Celebrating Pentecost Sunday

Roman Catholics officially mark the end of the Easter Season on Pentecost Sunday, 50 days after the resurrection of Christ. Also known as the Feast of the Holy Spirit, Pentecost Sunday commemorates the descent of the Holy Spirit upon the disciples of Jesus Christ as He had promised.


They were all filled with the Holy Spirit. (Acts 2:4)


Before Jesus ascended into heaven, he told the apostles that they would be “baptized with the holy Spirit” (Acts 1:5). So together with Mary, they “devoted themselves with one accord to prayer” (1:14). And sure enough, the Holy Spirit came—with wind and fire and with a new boldness to preach the gospel.


Pentecost tells a beautiful story about God’s power and the apostles’ transformation. But they didn’t receive the Spirit just that one day. They were immersed in the Spirit again and again. The Book of Acts records at least seven times that the apostles were “filled” with the Spirit (Acts 2:4; 4:8, 31; 6:8; 7:55; 13:9, 52). And this doesn’t count all the other times that never made it into the Bible!


The same is true for us. Although we received the Holy Spirit in Baptism, we too need more of the Spirit’s power and gifts to follow the Lord and proclaim the good news.

Jesus knew how much we would need the Holy Spirit, and so even long before his Ascension, he encouraged his disciples to pray for this gift: “If you . . . know how to give good gifts to your children, how much more will the Father in heaven give the Holy Spirit?” (Luke 11:13). And John’s Gospel assures us that God “does not ration his gift of the Spirit” (3:34). There is always more that God has for us!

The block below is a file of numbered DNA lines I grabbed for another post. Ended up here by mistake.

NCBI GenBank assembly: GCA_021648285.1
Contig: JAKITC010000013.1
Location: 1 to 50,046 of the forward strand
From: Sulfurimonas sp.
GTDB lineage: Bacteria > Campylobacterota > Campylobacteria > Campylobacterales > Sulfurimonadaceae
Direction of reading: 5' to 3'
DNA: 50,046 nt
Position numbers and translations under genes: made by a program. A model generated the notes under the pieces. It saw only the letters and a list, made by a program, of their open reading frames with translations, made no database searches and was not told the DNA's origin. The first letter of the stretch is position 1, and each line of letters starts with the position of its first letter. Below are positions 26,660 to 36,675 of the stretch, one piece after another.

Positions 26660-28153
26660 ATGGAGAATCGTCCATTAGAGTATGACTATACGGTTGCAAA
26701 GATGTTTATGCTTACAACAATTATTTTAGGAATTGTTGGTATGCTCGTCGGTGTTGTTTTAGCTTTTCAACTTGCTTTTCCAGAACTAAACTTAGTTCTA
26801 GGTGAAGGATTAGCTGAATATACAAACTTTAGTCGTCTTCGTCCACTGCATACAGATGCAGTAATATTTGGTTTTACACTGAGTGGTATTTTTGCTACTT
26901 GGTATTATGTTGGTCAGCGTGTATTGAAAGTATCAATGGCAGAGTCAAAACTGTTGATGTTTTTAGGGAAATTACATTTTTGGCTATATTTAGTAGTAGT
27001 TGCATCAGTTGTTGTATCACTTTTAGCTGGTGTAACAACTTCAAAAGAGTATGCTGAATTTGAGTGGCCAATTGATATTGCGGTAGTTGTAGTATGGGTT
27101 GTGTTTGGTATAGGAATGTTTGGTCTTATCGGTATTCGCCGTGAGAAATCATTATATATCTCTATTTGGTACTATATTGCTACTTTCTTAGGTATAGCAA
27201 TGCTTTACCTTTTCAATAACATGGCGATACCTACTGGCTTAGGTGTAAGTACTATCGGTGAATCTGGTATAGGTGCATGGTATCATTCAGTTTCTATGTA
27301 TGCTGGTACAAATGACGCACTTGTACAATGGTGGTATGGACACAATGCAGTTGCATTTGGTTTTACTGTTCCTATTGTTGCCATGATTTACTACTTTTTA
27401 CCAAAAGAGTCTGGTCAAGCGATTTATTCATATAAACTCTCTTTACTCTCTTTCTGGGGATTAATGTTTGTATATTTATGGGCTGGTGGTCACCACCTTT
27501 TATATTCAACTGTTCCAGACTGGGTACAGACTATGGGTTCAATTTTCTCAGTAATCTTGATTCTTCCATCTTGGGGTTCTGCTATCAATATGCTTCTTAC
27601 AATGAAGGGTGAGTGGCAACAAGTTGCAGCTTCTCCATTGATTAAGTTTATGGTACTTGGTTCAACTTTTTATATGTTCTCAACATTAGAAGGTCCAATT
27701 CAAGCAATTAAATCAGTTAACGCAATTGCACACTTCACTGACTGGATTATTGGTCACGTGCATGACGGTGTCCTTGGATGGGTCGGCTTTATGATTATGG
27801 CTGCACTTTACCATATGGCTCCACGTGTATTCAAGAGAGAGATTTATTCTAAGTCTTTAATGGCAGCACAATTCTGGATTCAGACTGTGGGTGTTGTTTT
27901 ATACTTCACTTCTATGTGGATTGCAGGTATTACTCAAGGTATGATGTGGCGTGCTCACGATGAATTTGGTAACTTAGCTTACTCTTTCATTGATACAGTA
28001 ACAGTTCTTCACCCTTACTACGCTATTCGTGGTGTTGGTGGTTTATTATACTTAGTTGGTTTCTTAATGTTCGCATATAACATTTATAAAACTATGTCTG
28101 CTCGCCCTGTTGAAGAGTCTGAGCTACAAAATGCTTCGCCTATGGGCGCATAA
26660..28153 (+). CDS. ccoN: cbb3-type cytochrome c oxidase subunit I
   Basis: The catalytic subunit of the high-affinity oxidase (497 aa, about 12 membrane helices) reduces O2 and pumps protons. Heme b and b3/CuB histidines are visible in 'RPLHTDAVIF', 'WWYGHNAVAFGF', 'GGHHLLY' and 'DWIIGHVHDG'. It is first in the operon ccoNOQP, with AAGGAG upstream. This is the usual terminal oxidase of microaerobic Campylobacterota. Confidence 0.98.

Today, follow the apostles’ example. Believe in God’s promise of the Spirit and then pray for it. Keep praying, not just on this special feast, but every day. You might even ask a few faith-filled friends to pray with you for a new outpouring of the Spirit in your life. You may not see wind or fire, but the Spirit will come to you in new, unexpected, and even extraordinary ways—not only for your benefit, but for the good of his body, the Church!


“Holy Spirit, make your home in my heart, today and every day.”


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Almighty ever-living God, who willed the Paschal Mystery to be encompassed as a sign in fifty days, grant that from out of the scattered nations the confusion of many tongues may be gathered by heavenly grace into one great confession of your name.

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The Cathedral of Saint Peter is the Mother Church of the Roman Catholic Diocese of Scranton. The Cathedral has been serving the faithful of the diocese and beyond since 1853.

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